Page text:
Abstract: "Using empirical orthogonal function (EOF) analysis and atmospheric reanalyses, we examine the principal patterns of seasonal West Antarctic surface air temperature (SAT) and their connection to sea ice and the Amundsen Sea Low (ASL). During austral summer, the leading EOF (EOF1) explains 35% of West Antarctic SAT variability and consists of a widespread SAT anomaly over the continent linked to persistent sea ice concentration anomalies over the Ross and Amundsen Seas from the previous spring. Outside of summer, EOF1 (explaining ~40-50% of the variability) consists of an east-west dipole over the continent with SAT anomalies over the Antarctic Peninsula opposite those over western West Antarctica. The dipole is tied to variability in the Southern Annular Mode (SAM) and in-phase El Niño-Southern Oscillation (ENSO) / SAM combinations that influence the depth of the ASL over the central Amundsen Sea (near 105°W). The second EOF (EOF2) during autumn, winter, and spring (explaining ~15-20% of the variability) consists of a dipole shifted approximately 30 degrees west of EOF1 with a widespread SAT anomaly over the continent. During winter and spring, EOF2 is closely tied to variability in ENSO and a tropically-forced wavetrain that influences the ASL in the western Amundsen / eastern Ross Seas (near 135°W) with an opposite sign circulation anomaly over the Weddell Sea; the ENSO-related circulation brings anomalous thermal advection deep onto the continent. We conclude the ENSO-only circulation pattern is associated with SAT variability across interior West Antarctica, especially during winter and spring, while the SAM circulation pattern is associated with an SAT dipole over the continent.""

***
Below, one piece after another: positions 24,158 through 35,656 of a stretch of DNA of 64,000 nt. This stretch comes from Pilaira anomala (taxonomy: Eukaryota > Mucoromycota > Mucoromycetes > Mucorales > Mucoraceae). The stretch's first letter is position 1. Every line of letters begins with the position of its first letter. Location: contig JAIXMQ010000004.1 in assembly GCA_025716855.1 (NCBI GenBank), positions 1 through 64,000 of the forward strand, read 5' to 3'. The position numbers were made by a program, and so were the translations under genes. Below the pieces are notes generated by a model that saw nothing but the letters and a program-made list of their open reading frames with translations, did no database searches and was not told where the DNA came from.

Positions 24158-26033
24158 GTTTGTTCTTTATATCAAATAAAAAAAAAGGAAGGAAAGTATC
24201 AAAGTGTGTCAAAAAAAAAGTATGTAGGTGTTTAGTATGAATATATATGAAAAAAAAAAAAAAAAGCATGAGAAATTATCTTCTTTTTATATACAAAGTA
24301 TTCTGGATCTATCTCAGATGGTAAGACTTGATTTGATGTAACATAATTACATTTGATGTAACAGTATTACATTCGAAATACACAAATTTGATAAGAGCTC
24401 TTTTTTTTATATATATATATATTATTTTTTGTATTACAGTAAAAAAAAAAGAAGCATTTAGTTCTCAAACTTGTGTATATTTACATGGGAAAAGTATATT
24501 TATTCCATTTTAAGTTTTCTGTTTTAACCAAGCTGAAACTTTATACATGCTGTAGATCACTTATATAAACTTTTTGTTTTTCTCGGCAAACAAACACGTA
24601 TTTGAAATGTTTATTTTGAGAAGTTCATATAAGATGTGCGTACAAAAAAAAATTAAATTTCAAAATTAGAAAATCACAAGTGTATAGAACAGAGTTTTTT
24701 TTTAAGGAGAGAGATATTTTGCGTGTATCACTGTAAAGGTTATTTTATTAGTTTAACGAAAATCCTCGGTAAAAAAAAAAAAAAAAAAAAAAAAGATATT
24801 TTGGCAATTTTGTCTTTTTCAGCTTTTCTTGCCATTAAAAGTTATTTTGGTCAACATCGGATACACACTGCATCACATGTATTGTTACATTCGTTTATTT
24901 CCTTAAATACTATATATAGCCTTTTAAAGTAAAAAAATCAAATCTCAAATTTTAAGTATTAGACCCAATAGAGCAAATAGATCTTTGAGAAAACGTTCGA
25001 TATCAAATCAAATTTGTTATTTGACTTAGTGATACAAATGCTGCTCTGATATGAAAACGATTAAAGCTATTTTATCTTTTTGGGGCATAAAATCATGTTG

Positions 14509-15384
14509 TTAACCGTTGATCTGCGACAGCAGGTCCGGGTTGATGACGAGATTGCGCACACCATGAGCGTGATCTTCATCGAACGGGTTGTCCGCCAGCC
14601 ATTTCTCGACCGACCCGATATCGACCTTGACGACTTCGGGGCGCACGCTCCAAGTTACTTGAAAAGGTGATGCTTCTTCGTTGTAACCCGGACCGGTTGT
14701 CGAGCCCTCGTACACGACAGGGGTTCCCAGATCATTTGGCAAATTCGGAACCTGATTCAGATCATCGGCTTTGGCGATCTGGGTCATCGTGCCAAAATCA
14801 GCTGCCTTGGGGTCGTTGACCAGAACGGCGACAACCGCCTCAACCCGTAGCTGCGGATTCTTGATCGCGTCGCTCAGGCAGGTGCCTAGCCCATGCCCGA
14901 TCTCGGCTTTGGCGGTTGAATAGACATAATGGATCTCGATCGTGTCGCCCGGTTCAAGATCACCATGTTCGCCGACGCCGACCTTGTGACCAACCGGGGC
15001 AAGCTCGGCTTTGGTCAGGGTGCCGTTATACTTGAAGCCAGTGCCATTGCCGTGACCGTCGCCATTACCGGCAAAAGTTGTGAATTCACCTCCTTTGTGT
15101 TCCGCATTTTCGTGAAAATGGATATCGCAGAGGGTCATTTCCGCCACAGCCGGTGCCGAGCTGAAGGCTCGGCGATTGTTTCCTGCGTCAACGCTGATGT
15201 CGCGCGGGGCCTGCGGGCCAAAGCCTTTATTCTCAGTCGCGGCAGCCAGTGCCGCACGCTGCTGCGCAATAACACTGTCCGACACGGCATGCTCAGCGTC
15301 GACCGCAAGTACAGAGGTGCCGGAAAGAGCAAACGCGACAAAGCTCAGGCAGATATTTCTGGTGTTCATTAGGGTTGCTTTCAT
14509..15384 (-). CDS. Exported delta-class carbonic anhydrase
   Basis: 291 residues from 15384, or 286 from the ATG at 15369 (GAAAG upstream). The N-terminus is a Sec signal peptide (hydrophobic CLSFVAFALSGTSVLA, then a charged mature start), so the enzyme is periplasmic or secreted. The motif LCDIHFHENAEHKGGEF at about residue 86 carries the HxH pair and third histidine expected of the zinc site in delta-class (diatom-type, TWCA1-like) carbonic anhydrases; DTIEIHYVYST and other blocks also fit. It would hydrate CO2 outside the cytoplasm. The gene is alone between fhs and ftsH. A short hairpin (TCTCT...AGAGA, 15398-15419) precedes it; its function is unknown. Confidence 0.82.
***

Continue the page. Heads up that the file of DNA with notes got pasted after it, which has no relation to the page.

« Last Edit: January 23, 2018, 09:20:33 PM by AbruptSLR »
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wili

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Re: Hazard Analysis for PIG/Thwaites from 2012 to 2040-2060 Timeframe
« Reply #257 on: January 23, 2018, 04:49:31 AM »